CLIFTON PARK — Enrollment at one of the region’s largest school districts has held steady in recent years and may see a modest decrease over the next five.
At its Nov. 21 meeting, the Shenendehowa Board of Education got estimated enrollment numbers from Capital District Regional Planning Commission Senior Planner Dan Harp.
There are 9,828 students enrolled for the 2017-18 school year. While the elementary schools, of which there are eight, had more students enrolled than the middle or high schools, the ninth-grade class, with 845 students, was the single largest enrollment figure in the district.
Grades one through five saw an average of 729 kids per class this year, while the three middle schools, comprised of grades six through eight, had an average of 768 students per grade.
Peak enrollment occurred around 2008, with close to 9,900 students in the district. Though enrollment did steadily increase from 2000 to 2008, it has, for the most part, remained stable for the past decade, with only a slight decrease in 2013.
Superintendent Oliver Robinson estimated there are around 900 students who live in the school district but are enrolled in private or parochial schools, a number that has remained fairly stable over the past several years.
There are different metrics the planning committee can use to predict trends in the district, including new housing construction, as it tries to anticipate how many children will be entering the district, Robinson said.
“We can use demographic multipliers to try to gauge and estimate how many children will be produced or will be generated in those homes,” he added.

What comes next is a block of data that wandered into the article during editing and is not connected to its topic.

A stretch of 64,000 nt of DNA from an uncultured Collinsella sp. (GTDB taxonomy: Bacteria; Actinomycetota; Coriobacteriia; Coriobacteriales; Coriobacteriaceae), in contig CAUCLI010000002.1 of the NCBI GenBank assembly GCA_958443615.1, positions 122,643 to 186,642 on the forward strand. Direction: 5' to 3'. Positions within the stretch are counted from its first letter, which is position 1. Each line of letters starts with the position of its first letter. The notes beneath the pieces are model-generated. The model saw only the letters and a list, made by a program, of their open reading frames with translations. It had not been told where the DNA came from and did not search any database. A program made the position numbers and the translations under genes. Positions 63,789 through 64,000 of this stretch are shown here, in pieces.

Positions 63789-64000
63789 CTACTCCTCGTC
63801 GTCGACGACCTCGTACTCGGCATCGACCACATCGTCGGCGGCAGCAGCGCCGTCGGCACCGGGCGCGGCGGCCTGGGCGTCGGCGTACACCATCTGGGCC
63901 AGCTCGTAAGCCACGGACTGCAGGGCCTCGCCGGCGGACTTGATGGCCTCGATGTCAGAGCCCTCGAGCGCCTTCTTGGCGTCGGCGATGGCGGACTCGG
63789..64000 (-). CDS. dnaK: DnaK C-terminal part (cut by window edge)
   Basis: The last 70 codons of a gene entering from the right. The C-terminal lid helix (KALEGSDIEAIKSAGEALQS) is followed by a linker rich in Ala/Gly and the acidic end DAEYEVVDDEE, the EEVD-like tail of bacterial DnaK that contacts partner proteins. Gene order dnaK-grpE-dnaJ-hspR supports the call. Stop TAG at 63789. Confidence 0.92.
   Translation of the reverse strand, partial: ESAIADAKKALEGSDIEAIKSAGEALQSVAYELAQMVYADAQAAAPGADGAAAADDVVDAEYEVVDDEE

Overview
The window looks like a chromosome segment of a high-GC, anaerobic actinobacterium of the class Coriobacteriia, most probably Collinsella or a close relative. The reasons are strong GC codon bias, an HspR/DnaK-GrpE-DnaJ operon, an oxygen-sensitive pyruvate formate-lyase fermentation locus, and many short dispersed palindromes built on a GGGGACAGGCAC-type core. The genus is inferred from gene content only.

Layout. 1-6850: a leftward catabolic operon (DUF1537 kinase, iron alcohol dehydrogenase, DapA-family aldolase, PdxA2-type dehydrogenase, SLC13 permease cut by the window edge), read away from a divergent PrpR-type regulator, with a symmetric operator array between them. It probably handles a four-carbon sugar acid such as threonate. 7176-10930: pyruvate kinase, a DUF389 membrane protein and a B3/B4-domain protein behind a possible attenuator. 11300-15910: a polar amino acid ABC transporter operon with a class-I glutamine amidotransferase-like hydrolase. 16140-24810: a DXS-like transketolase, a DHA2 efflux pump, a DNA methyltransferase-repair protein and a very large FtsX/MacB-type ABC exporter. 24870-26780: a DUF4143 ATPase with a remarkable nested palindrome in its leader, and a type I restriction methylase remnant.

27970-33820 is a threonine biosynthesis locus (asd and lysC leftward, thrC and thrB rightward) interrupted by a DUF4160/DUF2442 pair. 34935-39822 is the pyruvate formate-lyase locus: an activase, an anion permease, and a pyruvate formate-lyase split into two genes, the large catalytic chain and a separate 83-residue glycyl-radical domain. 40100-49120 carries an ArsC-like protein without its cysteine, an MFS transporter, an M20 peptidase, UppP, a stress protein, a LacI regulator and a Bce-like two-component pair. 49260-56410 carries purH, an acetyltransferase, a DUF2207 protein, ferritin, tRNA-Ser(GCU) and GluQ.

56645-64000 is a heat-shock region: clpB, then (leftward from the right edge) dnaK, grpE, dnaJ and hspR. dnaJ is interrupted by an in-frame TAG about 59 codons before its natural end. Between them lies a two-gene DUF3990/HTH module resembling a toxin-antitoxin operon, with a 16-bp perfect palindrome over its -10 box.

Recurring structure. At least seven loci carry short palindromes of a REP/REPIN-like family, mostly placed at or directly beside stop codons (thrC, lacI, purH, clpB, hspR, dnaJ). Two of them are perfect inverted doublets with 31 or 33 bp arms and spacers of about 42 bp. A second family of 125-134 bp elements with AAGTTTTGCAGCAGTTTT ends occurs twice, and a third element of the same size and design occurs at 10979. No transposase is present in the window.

“Harp estimated that enrollment would go down to 9,799 for the 2019 to 2020 school year, and noted that the downtick was estimated to fluctuate, but ultimately decrease by 138 students until enrollment levels off at 9,690 in 2022, or about 1.4 percent decrease over the five years.”
Board member Deanna Stephenson noted that, while the numbers show decreases, that could change if the district decides to offer full-day kindergarten, as opposed to the current half-day program. Some parents who want full-day kindergarten opt to send their children to private schools in order to get such programs.The district has cited lack of space as a primary reason it can’t offer a full-day program at this point.
“You’re seeing numbers that may drop,” Stephenson said, “but we may see numbers that go back up.”
Ultimately, Harp said, Shen has been uniquely unaffected by decreasing enrollments in nearby districts.
“Shen breaks the mold for every other school district in the region,” Harp said, noting that all districts the planning commission works with have seen steady declines in enrollment since reaching enrollment peak in the late ’90s. “Your decline, if you can even call it that, is very modest by regional standards.”